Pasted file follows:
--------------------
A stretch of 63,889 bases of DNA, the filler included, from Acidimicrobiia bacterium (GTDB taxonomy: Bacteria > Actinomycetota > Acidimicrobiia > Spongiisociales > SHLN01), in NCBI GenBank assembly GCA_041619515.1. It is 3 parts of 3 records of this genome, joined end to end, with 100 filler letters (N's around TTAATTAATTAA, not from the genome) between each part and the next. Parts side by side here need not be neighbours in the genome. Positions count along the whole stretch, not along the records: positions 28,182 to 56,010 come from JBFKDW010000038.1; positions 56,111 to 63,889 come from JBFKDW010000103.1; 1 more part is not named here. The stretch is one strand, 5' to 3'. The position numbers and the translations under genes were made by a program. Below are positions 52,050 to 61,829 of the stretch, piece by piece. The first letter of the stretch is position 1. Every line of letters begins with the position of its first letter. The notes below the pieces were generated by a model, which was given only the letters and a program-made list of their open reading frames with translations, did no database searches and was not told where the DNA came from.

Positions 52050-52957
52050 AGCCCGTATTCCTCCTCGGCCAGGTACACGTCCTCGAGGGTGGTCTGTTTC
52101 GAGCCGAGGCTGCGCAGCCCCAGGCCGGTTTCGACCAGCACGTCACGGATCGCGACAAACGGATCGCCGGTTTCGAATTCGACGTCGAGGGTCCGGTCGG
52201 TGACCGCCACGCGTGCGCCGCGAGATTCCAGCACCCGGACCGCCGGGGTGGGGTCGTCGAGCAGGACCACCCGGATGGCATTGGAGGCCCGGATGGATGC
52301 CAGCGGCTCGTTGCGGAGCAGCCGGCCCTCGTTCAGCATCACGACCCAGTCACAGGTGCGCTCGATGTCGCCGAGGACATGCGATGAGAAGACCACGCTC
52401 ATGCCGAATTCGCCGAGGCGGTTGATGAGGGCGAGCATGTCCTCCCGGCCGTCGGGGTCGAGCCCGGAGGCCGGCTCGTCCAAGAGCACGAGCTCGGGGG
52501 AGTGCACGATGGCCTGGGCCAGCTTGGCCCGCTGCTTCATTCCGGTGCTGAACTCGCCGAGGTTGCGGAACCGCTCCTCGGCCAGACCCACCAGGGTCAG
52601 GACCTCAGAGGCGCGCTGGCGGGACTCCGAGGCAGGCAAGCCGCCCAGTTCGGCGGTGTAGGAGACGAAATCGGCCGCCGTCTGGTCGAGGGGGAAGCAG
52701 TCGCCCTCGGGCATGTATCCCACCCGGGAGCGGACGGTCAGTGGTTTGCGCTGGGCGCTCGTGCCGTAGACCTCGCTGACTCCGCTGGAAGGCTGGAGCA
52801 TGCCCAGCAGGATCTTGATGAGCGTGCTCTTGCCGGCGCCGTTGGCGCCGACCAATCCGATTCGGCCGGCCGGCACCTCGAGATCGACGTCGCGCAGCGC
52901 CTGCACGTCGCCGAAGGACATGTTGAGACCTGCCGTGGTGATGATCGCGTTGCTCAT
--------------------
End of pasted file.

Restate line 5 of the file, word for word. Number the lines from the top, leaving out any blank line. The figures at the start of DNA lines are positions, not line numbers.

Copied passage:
52201 TGACCGCCACGCGTGCGCCGCGAGATTCCAGCACCCGGACCGCCGGGGTGGGGTCGTCGAGCAGGACCACCCGGATGGCATTGGAGGCCCGGATGGATGC